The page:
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Aurora Australis | © Nasa
Aurora Australis | © Nasa
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Less Known but Just as Amazing, the Southern Lights Are a Sight to Behold

Picture of Alex Jordan
Travel Editor
Updated: 29 March 2017
Start typing ‘where can I see’ on Google and the search engine’s autofill will suggest ‘the Northern Lights‘. As well as being one of the most popular search terms online, this natural phenomenon has spawned an entire travel industry focused on the Aurora Borealis.

But what many people don’t know, or simply forget, is that you can see the same entrancing display in the southern hemisphere too. Less known but just as amazing, the Aurora Australis is much harder to see because of geographical restrictions, but to intrepid explorers this only makes them more appealing.

Edge of the aurora australis
Edge of the aurora australis | © A.Sparrow / Flickr

What are the Southern Lights?

Like the Aurora Borealis, the Southern Lights are caused by energetic particles in solar winds, mostly electrons, interacting with particles in the Earth’s upper atmosphere. The cascade of greens, reds, yellows and oranges that light up the night sky are the result of this interaction, in which the upper atmosphere’s oxygen and nitrogen is ionised.

The ‘dance’ that make the lights so hypnotic is caused by the influence of the Earth’s magnetic field on the charged ions, whereby the colours appear to expand, contract and shimmer. The Aurora Australis is most visible when solar winds are at their strongest, and sunspots and solar flares also play a key role.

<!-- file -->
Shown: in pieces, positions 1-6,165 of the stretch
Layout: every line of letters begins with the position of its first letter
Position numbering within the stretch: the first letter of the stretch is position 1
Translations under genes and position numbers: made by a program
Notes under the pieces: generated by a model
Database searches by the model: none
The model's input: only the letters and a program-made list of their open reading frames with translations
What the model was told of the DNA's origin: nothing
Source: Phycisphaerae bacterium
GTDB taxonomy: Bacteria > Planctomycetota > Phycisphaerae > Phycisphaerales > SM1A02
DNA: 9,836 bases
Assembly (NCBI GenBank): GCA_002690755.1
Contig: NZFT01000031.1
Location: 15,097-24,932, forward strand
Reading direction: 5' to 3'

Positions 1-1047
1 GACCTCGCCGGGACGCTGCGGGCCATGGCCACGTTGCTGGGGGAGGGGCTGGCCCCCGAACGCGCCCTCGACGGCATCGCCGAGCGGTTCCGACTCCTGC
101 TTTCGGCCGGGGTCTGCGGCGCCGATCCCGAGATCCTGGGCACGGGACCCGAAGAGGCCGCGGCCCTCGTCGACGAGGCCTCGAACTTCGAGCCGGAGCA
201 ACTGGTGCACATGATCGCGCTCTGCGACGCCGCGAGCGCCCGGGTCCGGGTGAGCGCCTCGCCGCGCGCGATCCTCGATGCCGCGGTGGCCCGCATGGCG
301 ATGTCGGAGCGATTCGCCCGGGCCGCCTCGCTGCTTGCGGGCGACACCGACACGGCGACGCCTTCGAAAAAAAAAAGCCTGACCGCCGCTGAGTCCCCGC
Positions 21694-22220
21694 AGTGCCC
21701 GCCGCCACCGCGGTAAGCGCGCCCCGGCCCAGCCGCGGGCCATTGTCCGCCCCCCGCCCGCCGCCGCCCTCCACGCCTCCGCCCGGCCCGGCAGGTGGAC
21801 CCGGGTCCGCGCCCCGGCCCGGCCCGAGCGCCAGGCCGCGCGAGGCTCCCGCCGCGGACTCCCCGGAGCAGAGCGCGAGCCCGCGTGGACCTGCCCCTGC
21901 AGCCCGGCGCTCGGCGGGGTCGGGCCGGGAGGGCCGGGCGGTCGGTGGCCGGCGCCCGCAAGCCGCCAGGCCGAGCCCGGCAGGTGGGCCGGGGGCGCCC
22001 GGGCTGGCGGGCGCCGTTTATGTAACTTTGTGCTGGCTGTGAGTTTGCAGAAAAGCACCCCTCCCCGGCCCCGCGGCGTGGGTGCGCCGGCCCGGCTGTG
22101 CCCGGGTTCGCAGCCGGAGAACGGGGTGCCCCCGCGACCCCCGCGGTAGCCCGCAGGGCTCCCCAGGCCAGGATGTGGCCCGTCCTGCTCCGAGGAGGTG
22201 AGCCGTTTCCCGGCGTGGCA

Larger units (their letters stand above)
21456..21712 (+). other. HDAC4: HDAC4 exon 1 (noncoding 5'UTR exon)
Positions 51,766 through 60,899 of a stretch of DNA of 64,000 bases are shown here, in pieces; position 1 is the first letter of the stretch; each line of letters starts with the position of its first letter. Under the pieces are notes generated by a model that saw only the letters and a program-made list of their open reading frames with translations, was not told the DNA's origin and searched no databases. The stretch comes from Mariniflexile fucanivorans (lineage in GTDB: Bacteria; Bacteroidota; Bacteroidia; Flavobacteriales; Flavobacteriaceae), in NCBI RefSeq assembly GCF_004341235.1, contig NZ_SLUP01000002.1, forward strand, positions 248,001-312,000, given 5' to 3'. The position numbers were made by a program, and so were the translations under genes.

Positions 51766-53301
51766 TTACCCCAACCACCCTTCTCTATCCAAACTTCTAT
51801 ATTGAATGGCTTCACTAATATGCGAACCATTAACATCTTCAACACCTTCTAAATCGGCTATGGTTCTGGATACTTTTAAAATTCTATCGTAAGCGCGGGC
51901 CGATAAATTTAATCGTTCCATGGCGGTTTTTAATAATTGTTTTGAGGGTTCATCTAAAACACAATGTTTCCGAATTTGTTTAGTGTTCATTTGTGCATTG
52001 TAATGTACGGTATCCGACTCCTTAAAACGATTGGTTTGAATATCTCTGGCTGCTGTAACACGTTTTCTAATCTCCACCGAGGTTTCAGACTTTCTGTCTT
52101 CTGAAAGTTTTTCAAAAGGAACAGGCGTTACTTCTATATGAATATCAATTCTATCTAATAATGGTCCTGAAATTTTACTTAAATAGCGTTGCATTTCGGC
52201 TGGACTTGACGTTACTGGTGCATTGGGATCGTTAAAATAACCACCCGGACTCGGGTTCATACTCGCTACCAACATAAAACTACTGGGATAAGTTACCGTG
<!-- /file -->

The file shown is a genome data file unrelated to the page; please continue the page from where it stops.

Astronomers use the Planetarische Kennziffer, or Kp Index, to measure the strength of an aurora. The scale, also called the Planetary Index, goes from zero (weak) to nine, which indicates a major geomagnetic storm with ‘strong auroras visible’. When looking at an aurora forecast, the higher the number the better.

The aurora australis captured by crew aboard the International Space Station
The aurora australis captured by crew aboard the International Space Station | © NASA

Where and when to see the Southern Lights

One of the reasons why the Southern Lights are less celebrated is because of where they are. The southern hemisphere is predominantly ocean, with less landmass from which to observe the celestial show. In the northern hemisphere you can take in the Aurora Borealis from Northern Canada, Norway, Russia, Greenland, even in the UK, but in the southern hemisphere the options are more limited and remote.

South Georgia Island, New Zealand’s Stewart Island, The Falkland Islands, 400 miles off the Argentinian coast and Ushuaia – the world’s southernmost city – are all good places to observe the Aurora Australis.

The best is undoubtedly Antarctica, and with polar tourism on the rise there are more options than ever before. Antarctica’s White Desert camp recently underwent a luxurious refurbishment, and guests will be able to sail to the Antarctic aboard the Crystal Endeavor, a new luxury megayacht debuting in August 2018.

Aurora australis over Antarctica
Aurora australis over Antarctica | © Antarctichorse / Flickr

Just last week, Air New Zealand flew what is believed to be the first charter flight to the Southern Lights. The inaugural Flight to the Lights, led by Otago Museum Director Dr Ian Griffin left from Dunedin, New Zealand on Thursday night before returning to the same spot on Friday morning. Passengers describe being awestruck by the display.

‘Nobody has ever really done that before. This was a world first. People have done it in the northern hemisphere,’ Griffin told the BBC. ‘The aurora doesn’t just appear in specific locations, it can move around a bit, and we were trying to chase it across the Southern Ocean, which was quite fun.’